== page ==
In 1847 T.P. Kirkman posed and solved the problem of the 15 schoolgirls. They had to walk daily in five groups of three. Furthermore, it was required to draw up a schedule for their walks so that each schoolgirl would in the course of seven days finds herself exactly once in the same group as each of the others. This problem is related to that posed by J. Steiner (1853) of constructing a system of triples. A Steiner triple system of order , denoted by , is a collection of triples from a set of elements such that each pair of elements is contained in precisely one triple. The Steiner triple systems have been classified for . It turns out that for , the triple systems are unique up to equivalence (permutation of the elements, permutation of the triples); for there are two non-equivalent triple systems; for there are 80. For the number of distinct Steiner triple systems is still unknown (1978). For a Steiner triple system is a special case of an incomplete partially-balanced block design.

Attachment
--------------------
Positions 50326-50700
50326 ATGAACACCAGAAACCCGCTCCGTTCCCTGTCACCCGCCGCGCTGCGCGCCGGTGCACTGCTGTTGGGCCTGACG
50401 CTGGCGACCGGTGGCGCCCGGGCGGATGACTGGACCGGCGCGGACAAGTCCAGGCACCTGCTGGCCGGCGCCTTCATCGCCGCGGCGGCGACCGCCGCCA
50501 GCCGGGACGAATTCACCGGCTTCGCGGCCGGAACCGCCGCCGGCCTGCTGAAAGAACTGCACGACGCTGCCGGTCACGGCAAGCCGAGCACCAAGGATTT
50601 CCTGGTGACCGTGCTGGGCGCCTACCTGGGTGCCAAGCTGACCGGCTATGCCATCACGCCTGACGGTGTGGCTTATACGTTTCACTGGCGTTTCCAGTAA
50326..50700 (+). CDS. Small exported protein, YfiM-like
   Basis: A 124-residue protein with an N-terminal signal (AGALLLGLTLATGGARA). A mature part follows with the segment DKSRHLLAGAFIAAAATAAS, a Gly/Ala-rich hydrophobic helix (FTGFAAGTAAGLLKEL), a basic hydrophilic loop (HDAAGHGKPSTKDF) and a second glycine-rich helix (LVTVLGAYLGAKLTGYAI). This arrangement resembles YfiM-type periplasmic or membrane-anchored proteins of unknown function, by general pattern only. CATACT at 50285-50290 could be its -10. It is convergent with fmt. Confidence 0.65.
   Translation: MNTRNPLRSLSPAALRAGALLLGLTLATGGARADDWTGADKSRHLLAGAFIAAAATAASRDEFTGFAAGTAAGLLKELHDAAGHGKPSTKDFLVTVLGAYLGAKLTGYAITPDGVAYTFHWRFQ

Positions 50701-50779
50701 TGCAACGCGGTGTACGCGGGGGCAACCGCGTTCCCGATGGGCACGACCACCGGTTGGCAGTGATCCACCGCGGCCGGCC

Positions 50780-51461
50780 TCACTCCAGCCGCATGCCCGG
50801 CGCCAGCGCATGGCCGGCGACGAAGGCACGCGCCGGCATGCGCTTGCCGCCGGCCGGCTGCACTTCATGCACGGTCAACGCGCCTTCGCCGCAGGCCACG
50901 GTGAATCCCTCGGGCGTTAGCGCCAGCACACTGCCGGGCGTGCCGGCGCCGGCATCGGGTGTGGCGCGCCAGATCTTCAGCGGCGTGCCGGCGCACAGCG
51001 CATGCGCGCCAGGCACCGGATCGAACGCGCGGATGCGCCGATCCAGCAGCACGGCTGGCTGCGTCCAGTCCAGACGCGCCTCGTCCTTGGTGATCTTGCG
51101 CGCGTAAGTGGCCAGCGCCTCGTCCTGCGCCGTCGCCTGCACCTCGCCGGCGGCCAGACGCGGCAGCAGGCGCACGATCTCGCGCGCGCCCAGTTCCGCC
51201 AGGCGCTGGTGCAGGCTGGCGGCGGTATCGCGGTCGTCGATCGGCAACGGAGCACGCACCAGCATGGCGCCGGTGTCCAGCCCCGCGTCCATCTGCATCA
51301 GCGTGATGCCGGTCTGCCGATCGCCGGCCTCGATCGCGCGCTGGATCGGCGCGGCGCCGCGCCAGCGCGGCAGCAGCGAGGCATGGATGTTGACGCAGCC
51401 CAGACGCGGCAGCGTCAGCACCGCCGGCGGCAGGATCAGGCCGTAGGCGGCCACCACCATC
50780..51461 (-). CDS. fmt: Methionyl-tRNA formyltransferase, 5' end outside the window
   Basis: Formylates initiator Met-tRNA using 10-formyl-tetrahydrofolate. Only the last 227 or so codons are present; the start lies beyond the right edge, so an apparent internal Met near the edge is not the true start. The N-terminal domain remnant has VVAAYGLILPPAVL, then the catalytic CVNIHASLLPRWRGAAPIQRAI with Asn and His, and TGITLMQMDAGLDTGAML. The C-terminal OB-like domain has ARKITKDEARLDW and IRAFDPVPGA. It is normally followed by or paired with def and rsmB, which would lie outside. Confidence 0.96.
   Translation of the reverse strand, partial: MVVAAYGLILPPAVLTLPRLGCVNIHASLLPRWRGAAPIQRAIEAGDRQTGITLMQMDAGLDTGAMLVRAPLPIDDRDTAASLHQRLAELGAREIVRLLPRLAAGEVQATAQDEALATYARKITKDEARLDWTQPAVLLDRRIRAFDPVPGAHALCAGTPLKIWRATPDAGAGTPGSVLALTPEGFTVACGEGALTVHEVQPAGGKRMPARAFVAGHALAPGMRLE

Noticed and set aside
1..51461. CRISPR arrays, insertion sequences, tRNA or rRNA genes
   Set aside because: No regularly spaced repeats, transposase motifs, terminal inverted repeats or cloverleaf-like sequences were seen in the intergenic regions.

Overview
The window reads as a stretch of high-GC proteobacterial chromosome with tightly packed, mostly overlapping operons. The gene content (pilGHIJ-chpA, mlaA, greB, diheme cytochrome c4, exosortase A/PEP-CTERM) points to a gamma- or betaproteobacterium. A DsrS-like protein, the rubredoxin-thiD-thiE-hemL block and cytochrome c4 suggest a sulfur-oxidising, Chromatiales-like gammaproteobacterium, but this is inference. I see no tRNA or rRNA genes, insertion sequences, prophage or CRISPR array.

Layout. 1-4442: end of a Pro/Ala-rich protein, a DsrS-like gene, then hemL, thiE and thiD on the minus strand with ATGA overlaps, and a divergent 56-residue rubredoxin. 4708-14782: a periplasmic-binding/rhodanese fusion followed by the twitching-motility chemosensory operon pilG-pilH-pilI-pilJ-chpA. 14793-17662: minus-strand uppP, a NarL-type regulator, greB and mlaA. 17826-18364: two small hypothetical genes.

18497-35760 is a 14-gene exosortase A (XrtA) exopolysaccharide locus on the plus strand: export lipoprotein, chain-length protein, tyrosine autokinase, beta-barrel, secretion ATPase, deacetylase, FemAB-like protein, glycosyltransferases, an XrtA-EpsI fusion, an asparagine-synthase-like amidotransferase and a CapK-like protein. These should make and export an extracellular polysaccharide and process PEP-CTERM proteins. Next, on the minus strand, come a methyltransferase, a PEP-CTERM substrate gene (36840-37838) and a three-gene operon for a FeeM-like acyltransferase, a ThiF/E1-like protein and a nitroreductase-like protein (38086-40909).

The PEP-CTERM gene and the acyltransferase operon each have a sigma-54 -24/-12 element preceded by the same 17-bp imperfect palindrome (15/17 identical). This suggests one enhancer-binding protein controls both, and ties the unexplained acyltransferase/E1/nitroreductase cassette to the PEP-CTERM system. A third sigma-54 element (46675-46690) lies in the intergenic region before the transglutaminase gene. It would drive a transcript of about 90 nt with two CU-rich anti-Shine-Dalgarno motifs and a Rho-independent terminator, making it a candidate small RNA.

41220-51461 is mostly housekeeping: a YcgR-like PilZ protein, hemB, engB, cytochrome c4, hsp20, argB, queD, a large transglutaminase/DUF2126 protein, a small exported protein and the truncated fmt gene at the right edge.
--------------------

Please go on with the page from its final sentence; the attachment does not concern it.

The classical matching problem consists of the following. There are two identical packs of cards. It is required to determine , , the number of arrangements of the cards in the second pack such that when corresponding cards of each pack are compared the number of matchings is equal to , . The special case of this problem for , known as the derangement problem, was first stated by P. Montmort (1708). Euler considered the problem of finding the number of terms of a determinant having no elements of the principal diagonal; this is equivalent to the determination of .

The matching problem gave rise to the beginning of the branch of combinatorial analysis related to the study of permutations with restricted positions. A distance can be introduced on the set of permutations of degree acting on a set by setting

Then

and hence

In terms of distances between permutations one can formulate yet another classical combinatorial problem, usually called the married couples problem, or problème des ménages. It consists of determining the number of seatings of couples in places round a circular table so that no husband sits next to his wife. Then